KEETMANSHOOP, 15 JUN – Minister of Urban and Rural Development, Peya Mushelenga Thursday said village and town councils must find ways to recover debts owed to them by end users to pay their bills to NamPower and NamWater.
Mushelenga made these remarks at a meeting in Keetmanshoop as part of his ongoing familiarisation visits to all regions.
During the meeting, chief executive officers (CEOs) from the respective town and village councils in //Kharas were given the opportunity to present projects they have executed, projects yet to be implemented and challenges they face.
When some CEOs lamented that they owe NamPower and NamWater over N.dollars 28.2 million combined, the minister said they must find strategies to recover this money, adding that end users must not make use of services they have not paid for.
“They must not use services they did not pay for, not even freedom fighting was for free, they must pay,” Mushelenga emphasised.
He said councils must recover these arrears within a reasonable time period as he will be tough on the councillors. They must put in place mechanisms to get the money or consult the ministry on ways of recovery.
The Keetmanshoop Municipality owes NamPower and NamWater N.dollars 12 million and N.dollar 7 million respectively, said the CEO, Desmond Basson, explaining this is because of the general culture of non-payment from residents.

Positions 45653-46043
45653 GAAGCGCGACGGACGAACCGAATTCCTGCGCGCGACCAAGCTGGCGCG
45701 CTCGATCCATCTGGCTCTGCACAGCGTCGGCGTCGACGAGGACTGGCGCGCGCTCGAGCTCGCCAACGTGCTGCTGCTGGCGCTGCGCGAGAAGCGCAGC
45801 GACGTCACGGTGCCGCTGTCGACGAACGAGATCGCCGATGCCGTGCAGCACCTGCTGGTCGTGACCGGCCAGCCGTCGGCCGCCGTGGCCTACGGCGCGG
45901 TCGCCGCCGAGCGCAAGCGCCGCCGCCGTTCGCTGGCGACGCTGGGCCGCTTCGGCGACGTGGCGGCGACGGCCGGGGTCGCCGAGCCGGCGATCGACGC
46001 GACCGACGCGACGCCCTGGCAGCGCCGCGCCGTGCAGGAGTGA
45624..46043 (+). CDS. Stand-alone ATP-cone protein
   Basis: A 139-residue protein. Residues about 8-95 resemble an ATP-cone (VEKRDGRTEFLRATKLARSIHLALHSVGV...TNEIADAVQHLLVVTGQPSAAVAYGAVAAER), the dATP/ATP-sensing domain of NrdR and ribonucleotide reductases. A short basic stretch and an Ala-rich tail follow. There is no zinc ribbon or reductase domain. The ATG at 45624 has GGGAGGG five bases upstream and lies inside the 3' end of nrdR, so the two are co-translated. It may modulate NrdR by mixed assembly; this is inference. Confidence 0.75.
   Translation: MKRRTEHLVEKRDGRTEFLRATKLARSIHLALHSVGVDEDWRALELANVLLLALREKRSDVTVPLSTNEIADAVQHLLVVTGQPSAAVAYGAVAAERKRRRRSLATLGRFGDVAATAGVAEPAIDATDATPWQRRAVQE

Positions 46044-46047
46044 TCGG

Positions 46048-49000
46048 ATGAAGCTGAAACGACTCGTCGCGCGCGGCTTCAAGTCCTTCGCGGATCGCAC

Bethanie Village Council owes NamPower N.dollars 1.2 million and NamWater N.dollar 6 million, CEO Hendrik Gaobaeb said, also noting this is due to customers not paying and mostly Government institutions being up to four months in arrears.
Gaobaeb added that the worn-out and outdated infrastructure such as water pipes are a challenge as they burst regularly, causing massive amounts of water to be wasted.
“Some of the equipment needed to repair the infrastructure like the asbestos pipes are out of the market leading to non-stop water leakages,” he said.
Koës Village Council owes NamPower N.dollars 2 million, CEO Willie Humphries said.
“We also have difficulty with residents making illegal service connections, resulting in council losing revenue,” he noted.